Friday, March 28, 2008

Quotes of the Week 28/03

"I think the rate of price decrease over the first two months of the year is lower than many people might have expected. We are also seeing that some sellers are finally grasping the point that people are interested in buying properties if the prices sought are realistic. This in turn is leading to more market transactions when compared to quarter 4 2007.” - Niall O’Grady, General Manager Marketing, Permanent TSB.

"Despite the recent slowdown in the housing market, Ireland's household balance sheet is in good shape with combined equity at €388bn and outstanding mortgage debt of only 24pc of the value of the housing assets." - Gabriel Bannigan, Head of Halifax.

“This rapid supply response by the building sector is ultimately positive for the housing market but is negative for GDP, knocking 1.3 percentage points off the average growth rate in 2008. The global supply of credit may also be curtailed for a time and, as a result, we now expect a less rapid recovery in 2009 with growth set to pick up to 4%” – Dr. Dan McLaughlin, Chief Economist, Bank of Ireland.

"The gap between the prime city and prime suburban rents [commercial] has widened, if anything, thus making the suburbs more attractive." - Joan Henry, Head of Research, Savills HOK.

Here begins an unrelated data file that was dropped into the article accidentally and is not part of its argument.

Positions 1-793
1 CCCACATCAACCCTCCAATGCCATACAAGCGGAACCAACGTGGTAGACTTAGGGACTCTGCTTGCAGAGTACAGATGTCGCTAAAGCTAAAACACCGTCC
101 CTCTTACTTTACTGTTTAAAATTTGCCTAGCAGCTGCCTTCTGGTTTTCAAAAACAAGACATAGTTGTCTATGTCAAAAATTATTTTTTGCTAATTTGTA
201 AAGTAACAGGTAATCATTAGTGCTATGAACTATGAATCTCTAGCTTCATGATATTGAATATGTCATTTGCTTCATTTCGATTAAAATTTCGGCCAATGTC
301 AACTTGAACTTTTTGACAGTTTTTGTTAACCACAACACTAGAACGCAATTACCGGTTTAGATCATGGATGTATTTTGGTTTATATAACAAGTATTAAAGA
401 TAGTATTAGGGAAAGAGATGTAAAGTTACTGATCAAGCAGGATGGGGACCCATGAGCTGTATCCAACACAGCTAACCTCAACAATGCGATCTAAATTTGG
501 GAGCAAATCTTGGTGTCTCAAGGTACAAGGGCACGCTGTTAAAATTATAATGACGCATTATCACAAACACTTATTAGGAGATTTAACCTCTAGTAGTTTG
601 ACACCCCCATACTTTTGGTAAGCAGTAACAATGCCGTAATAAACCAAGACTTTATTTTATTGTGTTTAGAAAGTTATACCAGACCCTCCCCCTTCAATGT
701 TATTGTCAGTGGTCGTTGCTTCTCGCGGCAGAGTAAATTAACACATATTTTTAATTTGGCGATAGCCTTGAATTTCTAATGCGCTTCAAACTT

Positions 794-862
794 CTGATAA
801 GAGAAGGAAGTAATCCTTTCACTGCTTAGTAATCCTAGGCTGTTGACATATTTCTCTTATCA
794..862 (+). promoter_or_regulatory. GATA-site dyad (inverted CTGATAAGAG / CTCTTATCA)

"There is no doubt that weaker economic growth will reduce rental growth prospects in many markets, including Ireland, but provided it does not turn into a significant recession a pause in growth is more likely than falling rents. This, in turn, will help support capital values and should stimulate a return to higher levels of investment activity once the current financial uncertainties moderate"- Marie Hunt, CBRE.

“Invariably, the global credit crunch, especially the US situation, has had a knock on effect, which coupled with consumer inflation, is placing continuing pressure onto the property market. We continue to call on the Bank of England to lower interest rates to help prevent the economy slumping and to help bring back a renewed sense of optimism for the consumers” - NAEA president Stewart Lilly commenting on UK house buyer levels falling to a record low.

"It [ECB Rate] corresponds to what we believe is necessary to achieve price stability in the medium-term. If we had reduced interest rates, the moral hazard is that we would have been asking citizens to bail out the banks." - Jean-Claude Trichet, Chief, European Central Bank.

‘‘The impact of Section 110 could be in excess of the price effects and could help drive activity levels significantly below long-term housing market requirements. Such an outcome would be undesirable, in terms of housing price and output stability. It will also impact negatively on property-based tax incentive schemes, which could add to the downturn in activity in the commercial property sector.” – A confidential government report recommends leaving a stamp duty loophole open.

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